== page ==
Suddenly, as if awaking from a dream, I realise that nature and history have gone hand in hand in these places since time immemorial, and in a really unique way.
I arrive at Villa Rossi Danielli and enter another world, one governed by cordiality, history, attention to detail and a magical atmosphere.
I go through a gate just wide enough to allow a car to pass through. Almost like a custodian keeping watch over his treasure.
I find myself before a picture frame: a myriad of different greens. I pass the cypresses, oaks and olive trees, gradually melting into this timeless picture.
I travel along the avenue to the villa, and am met by the owners themselves: Luigi and Maria Renata. They are elegant, polite and above all friendly. It is like seeing old friends again. They take me to the old family home, next to the small church, telling me about their own history and the attachment they feel to this old residence and to the locality: Merlano, the old "palace of the blackbirds".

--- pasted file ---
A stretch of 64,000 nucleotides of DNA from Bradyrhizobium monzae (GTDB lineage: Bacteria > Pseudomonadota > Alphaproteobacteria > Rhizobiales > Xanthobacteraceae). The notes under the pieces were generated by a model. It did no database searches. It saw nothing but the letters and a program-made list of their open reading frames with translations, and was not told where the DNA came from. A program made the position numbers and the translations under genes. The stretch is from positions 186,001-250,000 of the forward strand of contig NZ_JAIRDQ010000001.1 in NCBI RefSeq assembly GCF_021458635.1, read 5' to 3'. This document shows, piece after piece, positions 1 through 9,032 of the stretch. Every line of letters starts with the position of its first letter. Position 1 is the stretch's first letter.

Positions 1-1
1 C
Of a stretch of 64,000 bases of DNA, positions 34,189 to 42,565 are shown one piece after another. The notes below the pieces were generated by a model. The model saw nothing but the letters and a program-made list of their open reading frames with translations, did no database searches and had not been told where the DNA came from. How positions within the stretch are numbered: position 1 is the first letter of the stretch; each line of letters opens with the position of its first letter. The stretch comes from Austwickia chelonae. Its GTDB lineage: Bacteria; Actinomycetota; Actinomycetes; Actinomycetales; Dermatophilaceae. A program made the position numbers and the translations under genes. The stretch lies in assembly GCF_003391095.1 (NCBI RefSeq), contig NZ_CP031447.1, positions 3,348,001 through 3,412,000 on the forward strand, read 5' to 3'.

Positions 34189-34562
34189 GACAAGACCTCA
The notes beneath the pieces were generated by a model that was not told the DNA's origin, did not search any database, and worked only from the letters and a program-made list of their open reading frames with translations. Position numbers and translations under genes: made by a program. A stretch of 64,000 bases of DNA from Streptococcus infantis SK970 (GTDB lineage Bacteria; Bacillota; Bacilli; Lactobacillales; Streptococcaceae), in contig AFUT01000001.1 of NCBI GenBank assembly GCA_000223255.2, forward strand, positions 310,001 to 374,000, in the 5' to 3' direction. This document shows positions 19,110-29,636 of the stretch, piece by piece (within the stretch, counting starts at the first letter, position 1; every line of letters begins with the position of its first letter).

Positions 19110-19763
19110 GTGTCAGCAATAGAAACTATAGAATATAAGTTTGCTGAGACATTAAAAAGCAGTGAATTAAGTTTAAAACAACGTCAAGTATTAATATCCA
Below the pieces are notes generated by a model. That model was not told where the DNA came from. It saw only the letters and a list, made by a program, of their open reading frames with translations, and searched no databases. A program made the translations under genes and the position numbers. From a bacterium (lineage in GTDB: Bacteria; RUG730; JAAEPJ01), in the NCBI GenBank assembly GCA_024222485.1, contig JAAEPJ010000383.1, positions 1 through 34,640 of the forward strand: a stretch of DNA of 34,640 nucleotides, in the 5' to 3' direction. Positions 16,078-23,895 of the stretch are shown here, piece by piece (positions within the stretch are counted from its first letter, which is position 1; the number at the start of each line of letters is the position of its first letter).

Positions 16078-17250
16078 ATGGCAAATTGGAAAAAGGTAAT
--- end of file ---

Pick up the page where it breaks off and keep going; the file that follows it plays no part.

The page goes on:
I enter the Room of Casts and realise I am entering history. Numismatologists would be in ecstasy here.
Luigi tells me that "the house was completed in 1797" ― as the Latin inscription on the main wall says, "but had been lived in for a long time before that, and had already hosted illustrious names and influential ecclesiastics in spiritual retreat, such as the cardinal Duke of York".
I recognise the Etruscan art on some of the vases on display, all that remains of the vast Rossi Danielli collection, then photographs of King Gustav of Sweden with members of his family, old books, paintings, statues, lamps. The rarefied atmosphere and richness of the small family treasures on view leave me breathless.